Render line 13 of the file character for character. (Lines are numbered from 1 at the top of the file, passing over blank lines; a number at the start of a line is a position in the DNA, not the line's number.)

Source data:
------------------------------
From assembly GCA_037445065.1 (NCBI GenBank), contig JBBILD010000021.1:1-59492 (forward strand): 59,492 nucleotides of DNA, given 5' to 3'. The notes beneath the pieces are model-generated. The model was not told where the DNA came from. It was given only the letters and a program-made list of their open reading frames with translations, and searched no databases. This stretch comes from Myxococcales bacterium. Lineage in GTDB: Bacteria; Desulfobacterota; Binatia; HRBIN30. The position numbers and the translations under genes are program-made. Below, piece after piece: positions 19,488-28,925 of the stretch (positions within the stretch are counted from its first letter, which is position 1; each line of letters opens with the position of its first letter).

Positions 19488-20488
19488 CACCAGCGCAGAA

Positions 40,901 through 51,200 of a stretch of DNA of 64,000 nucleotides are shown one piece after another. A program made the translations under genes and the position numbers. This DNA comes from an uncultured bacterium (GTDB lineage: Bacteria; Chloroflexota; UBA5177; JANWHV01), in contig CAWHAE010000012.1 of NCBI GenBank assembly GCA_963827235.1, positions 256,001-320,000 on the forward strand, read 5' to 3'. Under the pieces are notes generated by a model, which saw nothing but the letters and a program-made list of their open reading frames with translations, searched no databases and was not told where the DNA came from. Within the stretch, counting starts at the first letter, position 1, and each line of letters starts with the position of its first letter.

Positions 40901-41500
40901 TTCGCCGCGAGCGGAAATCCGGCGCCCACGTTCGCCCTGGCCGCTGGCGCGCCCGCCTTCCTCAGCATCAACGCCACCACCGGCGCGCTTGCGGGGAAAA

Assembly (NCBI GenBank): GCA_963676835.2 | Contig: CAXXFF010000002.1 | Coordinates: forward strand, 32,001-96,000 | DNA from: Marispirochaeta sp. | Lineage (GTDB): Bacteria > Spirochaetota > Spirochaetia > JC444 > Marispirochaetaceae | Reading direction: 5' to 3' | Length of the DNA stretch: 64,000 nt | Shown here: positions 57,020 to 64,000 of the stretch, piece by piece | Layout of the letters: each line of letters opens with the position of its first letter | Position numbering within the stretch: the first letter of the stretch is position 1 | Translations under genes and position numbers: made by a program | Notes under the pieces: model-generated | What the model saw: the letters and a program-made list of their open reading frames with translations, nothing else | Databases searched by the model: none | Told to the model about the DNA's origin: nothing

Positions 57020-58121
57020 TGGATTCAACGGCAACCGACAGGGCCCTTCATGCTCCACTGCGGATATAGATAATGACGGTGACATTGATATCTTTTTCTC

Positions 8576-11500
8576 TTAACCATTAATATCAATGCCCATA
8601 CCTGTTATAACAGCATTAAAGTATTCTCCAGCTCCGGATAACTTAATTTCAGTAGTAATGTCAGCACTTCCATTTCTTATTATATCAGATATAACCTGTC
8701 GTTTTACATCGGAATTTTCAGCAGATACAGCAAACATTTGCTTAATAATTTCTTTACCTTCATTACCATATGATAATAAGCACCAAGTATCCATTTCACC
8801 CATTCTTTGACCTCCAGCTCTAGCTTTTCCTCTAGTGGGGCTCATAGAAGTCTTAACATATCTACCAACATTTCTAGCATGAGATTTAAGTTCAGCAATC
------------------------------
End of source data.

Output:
8701 GTTTTACATCGGAATTTTCAGCAGATACAGCAAACATTTGCTTAATAATTTCTTTACCTTCATTACCATATGATAATAAGCACCAAGTATCCATTTCACC